Democrats are using the tragic shootings in El Paso and Dayton to call for more gun control. Regrettably, Republican leaders are joining the call. From President Donald Trump to U.S. Senate Judiciary Chairman Lindsey Graham to Republican U.S. Sen. Pat Toomey of Pennsylvania, Republican leaders are calling for the enactment of so-called “Red Flag” laws.
Sadly, our political leaders are quick to give up our constitutional rights just to look like they’re doing something to prevent the next mass shooting. Yet, even with more gun control, the shootings will continue; but our constitutional rights will be gone.
In response to the latest shootings, the president declared, “We must make sure that those judged to pose a grave risk to public safety do not have access to firearms and that if they do, those firearms can be taken through rapid due process. That is why I have called for red flag laws…”
Although these laws may be well-intentioned, they’ll be disastrous to our rights, subject to abuse and ineffective in addressing the real problem.
Nevertheless, State Sen. Tom Killion and State Rep. Todd Stephens, both Republicans, have proposed a Red Flag law in Pennsylvania. Through this bill, a law enforcement officer or “family or household member” can petition the court, without your knowledge, claiming you present an extreme risk of harm to yourself or others.
The judge will review the petition, again, without your knowledge or involvement, and if he finds that you’re an extreme risk, he’ll issue an Interim Extreme Risk Order compelling you to relinquish your firearms and prohibiting you from possessing same.
(By the way, you can rest uneasy because the definition of “family or household members” includes your ex-wives, ex-girlfriends and your mother-in-law! Any chance this bill, like its sister-law, the Protection From Abuse Act, will be abused in divorce, custody or property dispute cases?)
Once the order is issued, and still without notice to you, the sheriff will arrive at your door and “request” that you immediately relinquish your firearms. (Actually, the law gives you 24-hours to relinquish otherwise you’ll be charged with a crime and hauled off to jail).
Either way, it’s a recipe for disaster.
In Maryland, a man was recently shot and killed by law enforcement officers who attempted to confiscate his firearms via an extreme risk order. Only when the sheriff arrives are you notified of what already happened to you in court. The entire process involved in the Interim Extreme Risk Protection Order violates your right to due process and several other constitutional rights.
You do have a right to a hearing within 10-days. But it’s unlikely the judge will reverse himself and more likely he’ll enter the final order, which can last for up to one year — all the while you’re dispossessed of your firearms and prohibited from exercising your Second Amendment rights.
Furthermore, in deciding to enter either order the judge may look back over the past two years and consider nonviolent conduct such as, “abuse of controlled substances or alcohol,” whatever that means, “any criminal conviction that involves controlled substances or alcohol,” which includes DUI and possession of small amount of marijuana, and a “recent acquisition of a firearm.”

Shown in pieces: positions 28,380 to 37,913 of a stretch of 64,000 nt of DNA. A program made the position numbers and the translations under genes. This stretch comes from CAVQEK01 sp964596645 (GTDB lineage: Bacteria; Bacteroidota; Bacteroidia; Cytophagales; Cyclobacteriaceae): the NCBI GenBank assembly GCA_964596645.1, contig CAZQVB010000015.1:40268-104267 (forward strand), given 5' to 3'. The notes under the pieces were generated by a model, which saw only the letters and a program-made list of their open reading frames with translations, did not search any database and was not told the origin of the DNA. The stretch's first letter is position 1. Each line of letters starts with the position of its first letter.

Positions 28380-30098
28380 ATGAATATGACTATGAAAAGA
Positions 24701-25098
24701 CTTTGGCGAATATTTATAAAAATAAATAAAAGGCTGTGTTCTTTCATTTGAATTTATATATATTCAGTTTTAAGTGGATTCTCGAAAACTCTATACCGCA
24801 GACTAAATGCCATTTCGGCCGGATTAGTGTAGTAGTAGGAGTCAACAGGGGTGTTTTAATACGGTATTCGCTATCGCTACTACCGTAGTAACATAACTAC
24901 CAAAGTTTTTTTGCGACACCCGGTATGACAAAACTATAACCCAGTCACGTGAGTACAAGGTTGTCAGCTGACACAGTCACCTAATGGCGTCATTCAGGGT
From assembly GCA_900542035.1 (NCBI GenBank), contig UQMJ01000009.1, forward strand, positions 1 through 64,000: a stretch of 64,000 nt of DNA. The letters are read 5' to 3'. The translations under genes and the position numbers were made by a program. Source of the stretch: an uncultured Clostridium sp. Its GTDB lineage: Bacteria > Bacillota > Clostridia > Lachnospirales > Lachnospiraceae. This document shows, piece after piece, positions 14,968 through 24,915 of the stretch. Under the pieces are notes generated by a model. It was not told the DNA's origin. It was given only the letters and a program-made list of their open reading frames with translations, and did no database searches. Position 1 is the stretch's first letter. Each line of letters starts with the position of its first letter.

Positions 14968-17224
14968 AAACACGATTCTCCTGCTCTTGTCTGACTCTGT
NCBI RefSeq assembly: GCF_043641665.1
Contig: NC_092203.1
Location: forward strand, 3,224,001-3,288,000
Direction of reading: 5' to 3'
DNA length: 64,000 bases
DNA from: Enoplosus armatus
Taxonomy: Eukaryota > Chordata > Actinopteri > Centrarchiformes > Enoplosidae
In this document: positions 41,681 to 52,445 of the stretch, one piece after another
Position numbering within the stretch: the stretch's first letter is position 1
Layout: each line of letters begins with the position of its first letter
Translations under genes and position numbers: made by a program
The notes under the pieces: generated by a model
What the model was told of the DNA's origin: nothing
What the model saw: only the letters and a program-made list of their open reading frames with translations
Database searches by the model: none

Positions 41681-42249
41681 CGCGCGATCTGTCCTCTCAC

So even exercising your Second Amendment rights can be used to deny you the same.
In addition to its constitutional infirmities, this Red Flag bill does not do much if anything to prevent the next mass shooting.
Like all gun control laws, it assumes the gun is the problem instead of the psychotic person ready to pull the trigger. As Trump correctly stated, “Mental illness and hatred pull the trigger. Not the gun.”
A review of the most notorious mass shooters from Jared Loughner, to Adam Lanza to James Holmes, reveals they all suffered from severe mental disorders; they all should have been institutionalized. Although a Red Flag law may have taken away their guns, it would have left them free to live among us. Is it possible the next mass shooter, even though subject to an extreme risk order, might stumble upon one of the 400 million firearms lying about in America?
Almost as an afterthought, this Red Flag bill does permit judges to consider using the Mental Health Procedures Act to seek the involuntary commitment of a person deemed to be an extreme risk. But judges, law enforcement, county mental health officers and family and household members already have that power. And patients in mental health facilities do not have access to firearms.
Wouldn’t it be safer and more effective to focus law enforcement and judicial resources on removing the next potential mass shooter from our community and placing him in a mental health facility where he’ll receive the treatment he needs, instead of using Red Flag laws filed by ex-wives or ex-girlfriends to disarm those with DUI and drug convictions?
Inpatient mental health treatment for those who present a clear and present danger to themselves and others should be the focus of our efforts.
Yet, it seems those in favor of these Red Flag laws are more concerned about confiscating firearms than preventing the next mass shooting.
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